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DoubleX is collecting memories of women who received abortions from Dr. George Tiller, who was murdered in his Witchita, Kan. church on Sunday morning. The stories provide a good deal of insight into why women receive late-term abortions, and why Tiller’s work was so important. Tiller’s clinic was one of only three to provide late-term abortions in the United States.

One woman recalls her post-20 week abortion:

The baby had contracted a virus and you could see on the MRI that its organs were all messed up. It looked like there were bubbles in them, instead of solid masses like they were supposed to be. Then they figured out that the baby had been exposed to Fifth disease. All sorts of researchers contacted us, because they wanted to study it.

That was at about 20 weeks. I got a blood transfusion and I thought everything was cool. We went on vacation. But then we came back, and the doctor realized everything wasn’t cool. His brain had a hemorrhage. The MRI reminded me of my other son’s. He’s autistic, and when he was three he’d had an MRI that also showed abnormalities. At a minimum, they said the baby would have developmental delays. But the doctor also used the words: “This child could not make it into childhood.” I was six months along then, and I was already showing. But we couldn’t handle having another special needs kid. Psychically, we just couldn’t handle it.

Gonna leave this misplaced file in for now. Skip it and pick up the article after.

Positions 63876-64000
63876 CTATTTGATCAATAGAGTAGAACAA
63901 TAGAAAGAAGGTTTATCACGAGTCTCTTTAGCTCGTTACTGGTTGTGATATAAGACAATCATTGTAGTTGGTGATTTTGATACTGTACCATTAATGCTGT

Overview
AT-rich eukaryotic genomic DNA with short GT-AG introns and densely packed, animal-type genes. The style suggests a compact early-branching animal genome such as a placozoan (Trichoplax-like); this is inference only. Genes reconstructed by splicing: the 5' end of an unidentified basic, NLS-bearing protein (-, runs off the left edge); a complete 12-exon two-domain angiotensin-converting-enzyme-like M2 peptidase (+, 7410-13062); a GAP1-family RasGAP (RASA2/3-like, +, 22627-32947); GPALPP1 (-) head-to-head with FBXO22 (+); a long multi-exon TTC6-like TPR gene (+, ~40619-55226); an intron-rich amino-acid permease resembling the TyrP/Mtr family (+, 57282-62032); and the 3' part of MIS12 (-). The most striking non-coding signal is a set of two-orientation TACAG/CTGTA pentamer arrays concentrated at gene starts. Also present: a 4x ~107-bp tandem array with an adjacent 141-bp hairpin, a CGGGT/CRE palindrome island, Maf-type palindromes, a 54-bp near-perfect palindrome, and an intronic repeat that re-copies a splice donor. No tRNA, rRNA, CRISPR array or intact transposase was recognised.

. . . I cry all the time, and that will be for the rest of my life. Because I really, really wanted that baby.

And from another patient of Dr. Tiller’s

In July 1993, my husband and I received the worst news about our son’s impending birth: He suffered from multiple, severe fetal anomalies, both internal and external, thought to be the result of a rare blood disorder. If he could survive his early birth at 24 weeks he most likely would not survive his blood cancer beyond the age of 9.

. . . While still reeling from the shock, we were told we could take our chances and let the baby be born, but that the state would be forced to intervene if we did not then take every measure to keep our son alive. Or, we could consider two late-term abortion clinics—one in Wichita, Kan., the other in Holland! Our initial thoughts were “how could we be in a major NYC hospital in the United States and be told these are our only choices?” To say it was surreal is an understatement.